Choosing a new puppy or kitten can be a daunting business. Although it’s easy to fall in love with the first cute fuzzy bundle you meet, you have to remember that this animal will be a part of your family for many years to come so factors like their temperament and inherited health problems will be important considerations.
What your puppy or kitten needs from you…
Rather than thinking about what you want from your new pet, take a moment to consider what your kitten or puppy’s wish list would be when it comes to finding their perfect owner.
Lots of time for training, playing games, grooming and of course cuddles! A dog is more of a commitment in terms of time as they can suffer greatly if left on their own for more than a few hours a day. Cats are more independent but will still need considerable time and attention, especially in the early months.
Finances to cover daily costs for food, flea and worming treatments, insurance and medical emergencies (the excess for many insurance policies is often over £100). You will also need to budget for replacing things in your home – puppies love to chew anything they can get their teeth around and cats can make short work of soft furnishings with their sharp claws!
Commitment for the rest of the pet’s life (this could be 17+ years for a cat) and a willingness to care for your pet when they are old and stiff and probably don’t smell as good as they used to!
Where to look…
- Registered Professional Breeders
- Breed Rescue Charities
- Dog Shelters and Pounds
- Veterinary Clinic Adverts
WARNING! Be very wary of buying from pet shops, unregistered breeders on the internet or advertisements in local newspapers. You may end up inadvertently supporting the large scale puppy or kitten ‘farming’ industries in which mothers and youngsters are kept in poor conditions and not socialised.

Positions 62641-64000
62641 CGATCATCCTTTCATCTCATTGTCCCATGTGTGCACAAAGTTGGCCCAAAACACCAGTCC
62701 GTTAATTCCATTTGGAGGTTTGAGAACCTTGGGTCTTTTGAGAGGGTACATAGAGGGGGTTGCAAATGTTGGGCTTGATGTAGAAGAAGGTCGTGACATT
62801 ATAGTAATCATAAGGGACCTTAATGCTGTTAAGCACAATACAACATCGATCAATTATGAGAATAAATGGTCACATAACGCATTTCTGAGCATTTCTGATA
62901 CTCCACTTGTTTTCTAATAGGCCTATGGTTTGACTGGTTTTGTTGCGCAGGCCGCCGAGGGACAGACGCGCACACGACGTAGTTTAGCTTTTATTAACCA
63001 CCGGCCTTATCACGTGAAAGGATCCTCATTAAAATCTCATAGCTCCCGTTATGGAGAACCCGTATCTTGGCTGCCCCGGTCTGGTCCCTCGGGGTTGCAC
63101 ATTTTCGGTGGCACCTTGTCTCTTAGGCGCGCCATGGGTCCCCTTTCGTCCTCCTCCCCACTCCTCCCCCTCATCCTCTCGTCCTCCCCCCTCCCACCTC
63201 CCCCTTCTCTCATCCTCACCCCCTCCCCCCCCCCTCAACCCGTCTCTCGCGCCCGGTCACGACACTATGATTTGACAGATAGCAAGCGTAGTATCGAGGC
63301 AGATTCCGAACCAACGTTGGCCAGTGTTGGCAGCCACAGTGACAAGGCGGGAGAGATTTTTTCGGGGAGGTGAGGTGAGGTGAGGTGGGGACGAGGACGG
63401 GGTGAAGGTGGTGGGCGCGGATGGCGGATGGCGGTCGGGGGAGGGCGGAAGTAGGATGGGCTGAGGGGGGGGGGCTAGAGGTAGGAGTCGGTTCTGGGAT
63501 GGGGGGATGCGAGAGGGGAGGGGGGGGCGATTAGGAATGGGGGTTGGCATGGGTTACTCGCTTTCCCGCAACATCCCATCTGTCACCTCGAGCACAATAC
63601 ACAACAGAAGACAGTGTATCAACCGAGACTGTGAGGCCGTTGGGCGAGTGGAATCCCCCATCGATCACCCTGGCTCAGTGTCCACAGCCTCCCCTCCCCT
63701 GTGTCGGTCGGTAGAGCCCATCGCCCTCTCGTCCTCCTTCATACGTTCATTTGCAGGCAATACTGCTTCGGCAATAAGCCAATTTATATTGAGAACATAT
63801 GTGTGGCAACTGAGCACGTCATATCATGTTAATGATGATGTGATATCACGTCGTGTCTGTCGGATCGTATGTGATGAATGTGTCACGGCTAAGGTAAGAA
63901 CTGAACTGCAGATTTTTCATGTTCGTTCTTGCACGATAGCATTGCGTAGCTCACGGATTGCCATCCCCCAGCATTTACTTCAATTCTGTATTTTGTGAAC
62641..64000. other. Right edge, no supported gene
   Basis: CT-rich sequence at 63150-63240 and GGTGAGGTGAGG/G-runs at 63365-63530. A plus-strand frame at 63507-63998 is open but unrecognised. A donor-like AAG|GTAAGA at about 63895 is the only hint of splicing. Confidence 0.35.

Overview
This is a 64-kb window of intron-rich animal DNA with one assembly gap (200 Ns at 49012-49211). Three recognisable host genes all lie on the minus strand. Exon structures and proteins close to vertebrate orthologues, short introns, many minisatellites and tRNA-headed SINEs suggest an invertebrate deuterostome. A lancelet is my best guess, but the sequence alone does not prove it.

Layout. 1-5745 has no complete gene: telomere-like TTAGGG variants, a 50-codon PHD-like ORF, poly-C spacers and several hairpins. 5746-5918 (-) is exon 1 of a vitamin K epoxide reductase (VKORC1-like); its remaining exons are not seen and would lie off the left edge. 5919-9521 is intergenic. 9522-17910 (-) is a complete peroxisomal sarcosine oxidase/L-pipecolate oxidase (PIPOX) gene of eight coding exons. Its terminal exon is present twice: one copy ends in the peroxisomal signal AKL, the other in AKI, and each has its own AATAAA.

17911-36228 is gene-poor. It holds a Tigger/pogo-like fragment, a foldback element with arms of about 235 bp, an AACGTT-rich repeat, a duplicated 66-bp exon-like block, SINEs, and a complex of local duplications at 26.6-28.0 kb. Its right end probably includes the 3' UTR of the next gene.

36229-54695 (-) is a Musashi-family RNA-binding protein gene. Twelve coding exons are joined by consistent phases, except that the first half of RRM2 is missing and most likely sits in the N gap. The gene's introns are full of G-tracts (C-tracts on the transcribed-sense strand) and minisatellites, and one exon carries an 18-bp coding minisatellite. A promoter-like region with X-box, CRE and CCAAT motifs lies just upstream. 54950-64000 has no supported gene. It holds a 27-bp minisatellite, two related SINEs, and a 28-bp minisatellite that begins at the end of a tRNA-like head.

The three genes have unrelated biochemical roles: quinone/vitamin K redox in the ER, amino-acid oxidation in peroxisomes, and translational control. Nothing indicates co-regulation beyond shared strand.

What to look for in a potential puppy
Family History Make sure you see the mother who should look healthy and have a nice temperament. For pedigree dogs, check that the mother meets the breed standard. Evidence that parents are not suffering from common inherited problems such as hip or elbow dysplasia should be available from the breeder.
Happy and Healthy Look for a puppy which is alert and bright eyed with no sign of any discharge from the eyes, nose or ears. Coat should be clean and glossy and check too that the bottom is clean and there is no sign of a poorly tummy. Look in the puppy’s mouth to make sure gums look a healthy pink colour.
Personality It’s usually a good idea to go for the puppy which is neither too bold nor too shy. Rambunctious dogs can overwhelm a first time owner with their energy whereas a nervous puppy will be harder to socialise. A happy, curious but calm puppy will make the best pet for a family household.
Family History The mother cat (queen) should look healthy and have a good temperament. For pedigree cats, check the mother meets the breed standard and that both parents do not suffer from any inherited health problems common for that particular breed.
Bright eyed and bushy Tailed Look for a kitten which is alert and bright eyed with no sign of any discharge from the eyes, nose or ears. Coat should be clean and glossy and check too that the bottom is clean and there is no sign of a poorly tummy. Look in the kitten’s mouth to make sure gums look a healthy pink colour.
Personality If you kitten is going to live in a family household you will need to check the temperament is friendly and kind, although this is not so important if you are intending to show the cat.